As populations are now much more likely than ever to survive into old age, understanding how gender impacts all domains of wellbeing in later life has become critical. In this blog, Professor Debora Price argues that all policy analysis should be sensitive to gender and its interactions with other characteristics of disadvantage in later life.
- It is often difficult to see women’s poverty in later life because while they are married or cohabiting, for all official statistics their resources are aggregated with their partners.
- Measures of healthy life expectancy and disability-free life expectancy show that women live with much greater morbidity and disability, for longer, and for a greater proportion of their remaining lives.
- Women are principally disadvantaged through their lack of material resources. Their gendered caring roles across the lifecourse structure their whole lives, including their interactions with paid work and family, which in turn impacts markedly on their material circumstances later on.
- The key to understanding inequalities is to collect data on the items of interest, disaggregate all data by gender, and ensure that all policy analysis is sensitive to gender and other characteristics of disadvantage in later life.
While there have been very old people throughout recorded history, the last century witnessed great demographic change with the ageing of populations around the world, especially the ageing of the ‘oldest old’. This is of course a triumph for the progress we have made on clean water, global poverty, raising living standards, improved child and maternal mortality and health, and the prevention and treatment of both infectious and chronic disease. People are now much more likely than ever to survive into mid-life, and then increasingly likely to survive into old age. As the focus of policymakers, researchers, communities and families therefore shifts to those in later life, understanding how and why some groups fare better than others across domains has become a critical question for the coming century. This is so not only for those countries and regions who have already aged, like ours, but for those that will age with unprecedented rapidity in coming decades, especially low and middle income countries.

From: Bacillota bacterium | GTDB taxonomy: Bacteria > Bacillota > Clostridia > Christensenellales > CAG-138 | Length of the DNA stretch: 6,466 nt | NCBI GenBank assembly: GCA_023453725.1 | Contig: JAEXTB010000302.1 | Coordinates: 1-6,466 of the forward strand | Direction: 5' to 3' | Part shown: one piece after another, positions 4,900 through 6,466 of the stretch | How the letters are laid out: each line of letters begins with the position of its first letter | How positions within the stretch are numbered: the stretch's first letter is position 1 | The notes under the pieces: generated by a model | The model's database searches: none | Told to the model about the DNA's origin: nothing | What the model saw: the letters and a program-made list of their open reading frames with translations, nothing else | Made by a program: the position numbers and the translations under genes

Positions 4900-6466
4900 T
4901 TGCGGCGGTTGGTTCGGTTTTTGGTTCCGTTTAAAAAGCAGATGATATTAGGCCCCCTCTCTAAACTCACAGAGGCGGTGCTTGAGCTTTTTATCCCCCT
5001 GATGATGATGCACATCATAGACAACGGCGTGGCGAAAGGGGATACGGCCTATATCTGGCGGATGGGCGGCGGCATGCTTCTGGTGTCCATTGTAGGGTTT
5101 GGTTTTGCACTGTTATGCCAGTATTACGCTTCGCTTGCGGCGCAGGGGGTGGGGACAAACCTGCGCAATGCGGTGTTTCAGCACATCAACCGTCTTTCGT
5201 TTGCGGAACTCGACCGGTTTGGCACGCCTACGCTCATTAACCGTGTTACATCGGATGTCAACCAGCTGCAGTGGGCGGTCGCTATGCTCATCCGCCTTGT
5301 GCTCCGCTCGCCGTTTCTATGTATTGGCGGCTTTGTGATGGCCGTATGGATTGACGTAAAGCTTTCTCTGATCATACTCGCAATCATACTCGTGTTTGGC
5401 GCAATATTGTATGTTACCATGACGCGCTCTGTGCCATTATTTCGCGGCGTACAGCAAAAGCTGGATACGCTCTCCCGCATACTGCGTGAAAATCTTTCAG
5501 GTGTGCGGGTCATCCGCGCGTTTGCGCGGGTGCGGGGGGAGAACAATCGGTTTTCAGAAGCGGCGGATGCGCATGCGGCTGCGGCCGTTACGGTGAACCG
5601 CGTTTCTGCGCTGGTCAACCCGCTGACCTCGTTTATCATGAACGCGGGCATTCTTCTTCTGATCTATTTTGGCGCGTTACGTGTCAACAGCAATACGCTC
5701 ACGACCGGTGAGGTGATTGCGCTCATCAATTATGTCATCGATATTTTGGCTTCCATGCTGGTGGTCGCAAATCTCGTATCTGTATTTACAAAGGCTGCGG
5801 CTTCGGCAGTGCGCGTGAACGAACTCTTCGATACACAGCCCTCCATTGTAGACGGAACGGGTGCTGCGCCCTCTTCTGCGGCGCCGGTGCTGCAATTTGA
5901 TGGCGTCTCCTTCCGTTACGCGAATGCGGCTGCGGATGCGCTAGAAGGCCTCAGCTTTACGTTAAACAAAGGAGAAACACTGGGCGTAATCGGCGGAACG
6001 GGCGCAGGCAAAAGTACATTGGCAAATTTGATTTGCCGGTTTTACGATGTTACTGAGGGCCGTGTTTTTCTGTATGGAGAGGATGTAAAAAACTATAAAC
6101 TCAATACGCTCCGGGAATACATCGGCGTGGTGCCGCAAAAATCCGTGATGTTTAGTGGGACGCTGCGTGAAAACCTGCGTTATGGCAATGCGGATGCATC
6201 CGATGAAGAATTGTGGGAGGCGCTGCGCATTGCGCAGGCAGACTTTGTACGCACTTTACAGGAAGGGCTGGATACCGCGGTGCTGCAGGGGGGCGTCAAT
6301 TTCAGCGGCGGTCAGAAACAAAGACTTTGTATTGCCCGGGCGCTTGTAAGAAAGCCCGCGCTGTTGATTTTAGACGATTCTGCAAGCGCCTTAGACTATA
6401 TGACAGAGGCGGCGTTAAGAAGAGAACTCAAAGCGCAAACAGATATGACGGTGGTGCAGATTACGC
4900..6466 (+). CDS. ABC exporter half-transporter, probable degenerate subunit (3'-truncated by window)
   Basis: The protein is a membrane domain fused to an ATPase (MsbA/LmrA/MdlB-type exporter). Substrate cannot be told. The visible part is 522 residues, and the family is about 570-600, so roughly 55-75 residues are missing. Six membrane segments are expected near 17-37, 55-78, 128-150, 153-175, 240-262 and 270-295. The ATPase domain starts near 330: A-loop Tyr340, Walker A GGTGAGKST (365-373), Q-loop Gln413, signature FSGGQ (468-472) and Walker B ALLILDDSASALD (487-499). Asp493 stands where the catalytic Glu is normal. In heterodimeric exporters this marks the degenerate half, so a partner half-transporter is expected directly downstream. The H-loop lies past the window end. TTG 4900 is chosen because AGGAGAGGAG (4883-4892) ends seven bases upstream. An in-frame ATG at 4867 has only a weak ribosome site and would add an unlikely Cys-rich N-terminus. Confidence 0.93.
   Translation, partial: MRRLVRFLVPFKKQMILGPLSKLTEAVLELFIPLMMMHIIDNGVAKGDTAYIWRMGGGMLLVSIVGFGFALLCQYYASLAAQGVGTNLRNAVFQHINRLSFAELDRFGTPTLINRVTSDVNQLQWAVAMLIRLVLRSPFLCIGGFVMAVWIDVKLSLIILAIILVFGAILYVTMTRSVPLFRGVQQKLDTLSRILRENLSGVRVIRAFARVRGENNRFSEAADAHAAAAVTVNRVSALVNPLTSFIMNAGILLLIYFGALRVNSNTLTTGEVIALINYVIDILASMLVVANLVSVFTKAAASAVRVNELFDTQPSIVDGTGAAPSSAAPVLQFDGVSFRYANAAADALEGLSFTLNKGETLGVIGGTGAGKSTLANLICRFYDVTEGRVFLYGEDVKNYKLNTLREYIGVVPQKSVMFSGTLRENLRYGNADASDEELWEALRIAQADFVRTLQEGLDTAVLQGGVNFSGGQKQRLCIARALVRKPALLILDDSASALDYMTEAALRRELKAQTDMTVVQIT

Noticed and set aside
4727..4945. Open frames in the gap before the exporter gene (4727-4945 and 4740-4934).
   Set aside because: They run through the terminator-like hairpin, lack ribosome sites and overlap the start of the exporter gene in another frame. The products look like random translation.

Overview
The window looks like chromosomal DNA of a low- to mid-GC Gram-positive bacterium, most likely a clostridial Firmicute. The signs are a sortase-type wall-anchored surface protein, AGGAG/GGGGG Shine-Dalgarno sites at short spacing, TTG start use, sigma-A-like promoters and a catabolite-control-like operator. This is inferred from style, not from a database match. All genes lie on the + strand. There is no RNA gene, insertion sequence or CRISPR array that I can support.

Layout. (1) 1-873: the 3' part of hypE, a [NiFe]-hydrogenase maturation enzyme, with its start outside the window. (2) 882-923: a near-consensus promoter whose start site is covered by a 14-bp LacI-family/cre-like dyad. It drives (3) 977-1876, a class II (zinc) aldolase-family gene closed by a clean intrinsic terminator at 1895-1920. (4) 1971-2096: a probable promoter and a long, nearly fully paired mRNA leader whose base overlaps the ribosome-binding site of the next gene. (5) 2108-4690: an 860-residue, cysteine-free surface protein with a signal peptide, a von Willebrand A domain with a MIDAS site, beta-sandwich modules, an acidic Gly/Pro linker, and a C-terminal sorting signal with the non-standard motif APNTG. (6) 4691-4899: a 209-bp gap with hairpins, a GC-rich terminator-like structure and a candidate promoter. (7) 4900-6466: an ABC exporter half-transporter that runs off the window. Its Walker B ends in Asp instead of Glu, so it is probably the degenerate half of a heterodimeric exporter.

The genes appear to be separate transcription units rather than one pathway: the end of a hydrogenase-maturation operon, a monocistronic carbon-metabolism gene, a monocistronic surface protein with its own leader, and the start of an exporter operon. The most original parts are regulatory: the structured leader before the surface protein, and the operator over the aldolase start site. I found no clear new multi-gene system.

All societies are organised by gender, and gendered inequalities begin early in life. At each turn, those life experiences will then influence what happens later in life. Gender therefore impacts on all domains of wellbeing in later life. While it is true that women tend to be better socially connected than men in old age, in other areas they are disadvantaged. This is principally through women lacking material resources. They are especially disadvantaged in income, wealth, housing and transport, and living with a far greater incidence of disability and ill health than men. For most people, women’s gendered caring roles across the lifecourse structure their whole lives, including their interactions with paid work and family, which in turn impacts markedly on their material circumstances later on. It is also very important to acknowledge that while about 80% of men die married, this is true for only a minority of women, who mostly live on their own towards the end of their lives.